This month begins the ninth year of A Traveling Gardener, wandering, wondering, noticing. . . and I want to thank all of my readers who have been encouraging, interested, and appreciative of my garden stories. I hope you have been inspired to visit more gardens when you travel. I went into my archives and found the first story of exploring the world through gardens. My enthusiasm has only increased as I travel to these wonderful places. I am sharing that original article with you and including update resources for finding gardens all over the world.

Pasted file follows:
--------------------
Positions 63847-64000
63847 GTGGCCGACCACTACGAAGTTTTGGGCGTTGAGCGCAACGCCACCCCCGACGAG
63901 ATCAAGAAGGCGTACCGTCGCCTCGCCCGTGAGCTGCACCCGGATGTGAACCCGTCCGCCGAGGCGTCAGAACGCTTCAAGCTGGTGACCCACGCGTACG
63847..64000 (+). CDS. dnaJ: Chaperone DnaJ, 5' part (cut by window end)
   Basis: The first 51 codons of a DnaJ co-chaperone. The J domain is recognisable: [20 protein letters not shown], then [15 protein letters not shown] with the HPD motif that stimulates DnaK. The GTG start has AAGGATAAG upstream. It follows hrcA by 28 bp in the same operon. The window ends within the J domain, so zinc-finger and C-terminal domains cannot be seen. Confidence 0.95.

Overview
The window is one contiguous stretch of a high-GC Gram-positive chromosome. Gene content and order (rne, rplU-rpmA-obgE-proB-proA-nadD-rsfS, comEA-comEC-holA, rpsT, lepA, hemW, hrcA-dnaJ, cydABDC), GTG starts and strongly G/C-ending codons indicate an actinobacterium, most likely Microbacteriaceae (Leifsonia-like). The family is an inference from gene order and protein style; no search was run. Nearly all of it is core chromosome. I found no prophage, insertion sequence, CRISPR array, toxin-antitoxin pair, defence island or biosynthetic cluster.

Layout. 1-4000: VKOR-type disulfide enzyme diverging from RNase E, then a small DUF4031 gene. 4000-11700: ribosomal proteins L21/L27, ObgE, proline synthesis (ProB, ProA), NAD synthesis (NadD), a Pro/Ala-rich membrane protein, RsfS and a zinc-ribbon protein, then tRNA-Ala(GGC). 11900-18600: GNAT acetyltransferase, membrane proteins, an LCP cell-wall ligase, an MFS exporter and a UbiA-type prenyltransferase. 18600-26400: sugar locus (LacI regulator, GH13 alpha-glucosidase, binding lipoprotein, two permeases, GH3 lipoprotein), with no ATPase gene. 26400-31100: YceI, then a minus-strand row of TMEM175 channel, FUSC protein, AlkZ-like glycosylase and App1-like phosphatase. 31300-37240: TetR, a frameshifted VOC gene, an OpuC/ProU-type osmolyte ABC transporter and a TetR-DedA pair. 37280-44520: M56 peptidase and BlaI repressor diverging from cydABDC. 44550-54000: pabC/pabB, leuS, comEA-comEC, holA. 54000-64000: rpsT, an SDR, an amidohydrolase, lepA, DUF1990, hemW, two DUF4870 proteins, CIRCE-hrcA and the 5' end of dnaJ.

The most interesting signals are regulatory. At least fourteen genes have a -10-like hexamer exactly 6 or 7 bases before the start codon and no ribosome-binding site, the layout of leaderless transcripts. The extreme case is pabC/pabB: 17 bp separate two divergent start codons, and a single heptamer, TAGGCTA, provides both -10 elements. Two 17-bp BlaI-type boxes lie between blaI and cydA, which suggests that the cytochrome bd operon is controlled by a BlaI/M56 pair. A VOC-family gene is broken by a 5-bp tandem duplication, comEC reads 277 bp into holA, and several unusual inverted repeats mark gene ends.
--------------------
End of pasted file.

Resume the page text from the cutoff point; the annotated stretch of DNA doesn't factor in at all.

Reporting from Iowa
This just in, Iowa has beautiful gardens and parks, with grand trees, roses, hostas, and lakes. Despite the frenzy of Iowa’s political caucuses happy people are ice skating on the lagoon in Vander Veer Botanical Park and Conservatory in Davenport.